Music hath had charms to soothe savage breasts, soften rocks and bend knotted oaks even before William Congreve pointed it out back in 1697. In 1959, the national magazine (outside the music field) that is doing the most to advance breast-soothing, rock-softening and oak-bending in the modern manner is Playboy. No other brings its readers such complete and definitive coverage of the jazz scene, Playboy's Jazz Editor, noted authority Leonard Feather, regularly contributes articles and reviews; musicians Dave Brubeck and Benny Goodman have written for us, and so has Newport's skipper, George Wein; personality sketches of Sinatra, Satchmo, Bernstein, Bird, Kenton, Mabel Mercer, Johnny Mathis, Sammy Davis, The Dorsey Brothers, André Previn and other musical luminaries have appeared; such powerful storytellers as James Jones and Charles Beaumont have even wrought strong, evocative fiction on jazz themes for Playboy -- stories so authentic that two were chosen for the book Eddie Condon's Treasury of Jazz. Playboy's annual Jazz Poll is the biggest, most successful music poll ever conducted, and certainly the most significant statement on popular taste in jazz available anywhere. The Playboy All-Star LPs (produced on Playboy's own label) are spinning on turntables all over the country. For the results of the third annual Playboy Jazz Poll -- plus a new note, a polling of the All-Stars themselves to pick the All-Stars' All-Stars -- please modulate to page 47 of this swinging February number.
If you are given to scanning shipping registers in your idle moments, you may already have noticed, along with the Queen Mary and the United States, the following entry in the register put out by Lloyds of London:
It doesn't rank with their finest efforts, but Richard Rodgers and Oscar Hammerstein II, in Flower Drum Song, have come up with a lively, good-looking, and professionally expert entertainment. Using C. Y. Lee's best-seller of the same name, Hammerstein and Joseph Fields fashioned a conventional plot that revolves around the conflict between the orthodox old and the brash young in San Francisco's Chinatown. A boy (Ed Kenney) wants to marry a girl (Pat Suzuki) who is a stripper, and mistress of the strip-joint's owner (Larry Blyden). The boy's father (Keye Luke) and aunt (Juanita Hall) want him to marry a docile import from the Old Country (Miyoshi Umeki). The manner in which the situation is resolved is less valuable for its emotional impact than for the opportunity it gives the writers to make the best of two possible worlds. Gene Kelly directs briskly, Carol Haney's choreography is probably the best of the year, the Oliver Smith sets and Irene Sharaff costumes are opium dreamy, and Rodgers' score is as varied as a Chinese-American dish should be. At the St. James, 246 W. 44th, NYC.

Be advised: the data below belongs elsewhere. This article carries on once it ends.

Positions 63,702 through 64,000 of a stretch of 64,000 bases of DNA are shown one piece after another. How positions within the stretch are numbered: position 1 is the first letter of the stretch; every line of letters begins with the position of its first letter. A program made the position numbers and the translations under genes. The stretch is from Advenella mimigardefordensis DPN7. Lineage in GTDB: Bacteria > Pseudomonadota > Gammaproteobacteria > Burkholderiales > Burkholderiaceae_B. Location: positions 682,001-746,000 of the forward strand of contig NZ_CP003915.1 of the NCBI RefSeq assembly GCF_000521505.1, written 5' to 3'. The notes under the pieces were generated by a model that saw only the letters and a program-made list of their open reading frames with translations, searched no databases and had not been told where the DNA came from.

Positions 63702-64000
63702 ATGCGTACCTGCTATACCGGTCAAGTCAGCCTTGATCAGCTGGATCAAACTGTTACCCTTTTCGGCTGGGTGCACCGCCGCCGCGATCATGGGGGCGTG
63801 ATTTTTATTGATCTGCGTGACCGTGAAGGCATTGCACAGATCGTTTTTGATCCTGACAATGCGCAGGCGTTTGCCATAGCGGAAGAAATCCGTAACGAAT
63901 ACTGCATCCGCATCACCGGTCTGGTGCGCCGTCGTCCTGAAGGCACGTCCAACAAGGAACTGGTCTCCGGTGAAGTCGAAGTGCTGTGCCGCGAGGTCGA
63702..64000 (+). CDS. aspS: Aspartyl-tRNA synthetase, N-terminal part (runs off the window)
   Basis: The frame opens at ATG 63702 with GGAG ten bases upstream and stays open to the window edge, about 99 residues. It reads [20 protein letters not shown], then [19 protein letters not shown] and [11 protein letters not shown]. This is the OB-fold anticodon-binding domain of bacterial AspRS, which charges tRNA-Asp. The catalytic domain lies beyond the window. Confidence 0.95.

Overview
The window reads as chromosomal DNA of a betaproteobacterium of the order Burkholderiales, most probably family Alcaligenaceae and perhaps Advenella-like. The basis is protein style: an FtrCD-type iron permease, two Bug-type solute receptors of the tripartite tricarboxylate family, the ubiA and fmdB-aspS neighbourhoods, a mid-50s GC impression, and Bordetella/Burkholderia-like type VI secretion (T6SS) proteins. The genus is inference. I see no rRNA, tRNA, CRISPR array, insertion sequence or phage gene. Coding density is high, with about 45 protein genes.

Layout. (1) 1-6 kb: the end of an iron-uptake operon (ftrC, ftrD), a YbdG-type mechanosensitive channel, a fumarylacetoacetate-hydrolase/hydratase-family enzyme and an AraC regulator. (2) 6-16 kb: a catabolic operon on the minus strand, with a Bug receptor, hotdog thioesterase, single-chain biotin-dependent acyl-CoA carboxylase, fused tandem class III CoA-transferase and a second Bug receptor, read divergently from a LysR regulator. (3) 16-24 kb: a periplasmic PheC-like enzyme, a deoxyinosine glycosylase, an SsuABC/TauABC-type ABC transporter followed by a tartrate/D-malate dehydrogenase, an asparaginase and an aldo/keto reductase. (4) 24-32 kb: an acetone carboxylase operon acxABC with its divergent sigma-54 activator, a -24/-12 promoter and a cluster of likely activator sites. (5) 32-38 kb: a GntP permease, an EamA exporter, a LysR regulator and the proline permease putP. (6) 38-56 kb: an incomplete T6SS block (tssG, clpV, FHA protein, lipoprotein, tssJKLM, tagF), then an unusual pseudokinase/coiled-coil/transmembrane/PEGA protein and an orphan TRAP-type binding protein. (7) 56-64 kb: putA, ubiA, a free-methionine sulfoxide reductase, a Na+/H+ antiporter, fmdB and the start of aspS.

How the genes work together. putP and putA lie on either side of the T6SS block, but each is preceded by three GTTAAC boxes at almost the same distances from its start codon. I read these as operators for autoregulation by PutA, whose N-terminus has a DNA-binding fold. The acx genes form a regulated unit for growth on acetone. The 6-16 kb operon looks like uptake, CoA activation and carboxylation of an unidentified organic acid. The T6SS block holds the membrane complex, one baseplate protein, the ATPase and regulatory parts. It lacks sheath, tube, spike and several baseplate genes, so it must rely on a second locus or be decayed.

The Remarkable Mr. Pennypacker, like many a fulsome lather, is inordinately proud of his large brood of children. His staid neighbors in the Philadelphia of the 1890s feel something less than admiration for his fecundity when they learn he has sired his flock by servicing two wives concurrently. Clifton Webb is his usual happily snotty self in the title role, and Walter Reisch's screen treatment of Liam O'Brien's play turns out to be almost daring. Unfortunately, Webb's conflicts with his upset Philly wife and other disapproves are resolved in a somewhat soapy manner, but Henry Levin's spirited direction and Webb's ingratiating arrogance compensate for the weepiness. Others in the cast are Dorothy McGuire and Charles Coburn. It isn't a Captain's Paradise, but it's amusingly buoyant bigamy nevertheless.
MGM has spawned a new and highly vocal infant, name of Metrojazz Records. Of the two initial releases -- both cut under the aegis of our own Leonard Feather -- the one more likely to become a conversation piece is Sonny Rollins and the Big Brass (Metrojazz E1002). On one side of the disc the fast-soaring young tenor man is backed for the first time (and about time, too) by a big band. Arrangements and conducting were left to the capable pen and baton of Ernie (ex-Basie) Wilkins, who made unusual use of a tuba (Don Butterfield's), which plays parallel lines with the tenor. Sonny's own tune, Grand Street, boasts about as boisterously exciting a big-band sound as anything we've heard lately.
Saul Bellow, who scored a beat on the Beatniks in The Adventures of Augie March, is still swinging way out and wild in Henderson the Rain King (Viking, $4.50), which might be subtitled "On the Road in Darkest Africa." At 52, Gene Henderson, a plush lush with a build like Carnera and neuroses to match, having gone through two marriages and turned his estate into a pig-farm, heeds an inner voice which keeps saying I want (but won't tell him what), and next thing we know he's juggernauting through the jungle. A knight-aberrant, he does all the right things with all the wrong results. He's loved by an African Queen--but she's barrel-fat; he tries to solve her domain's water shortage with gunpowder--but it blows up in his face; and though he qualifies as Rain King for another tribe, he discovers that being in line for the Kingship means satisfying 20 women--on pain of strangulation. So he sees the handwriting on the kraal and blasts off for home, having learned that being, not becoming, is the true goal. It's all heavily freighted with symbolism, but Bellow pays the freight with high-pressure prose, a strong overlay of sardonic humor and jet-propelled narrative drive. If it's a little like sitting in on an existentialist's nightmare, at least it's something you won't soon forget.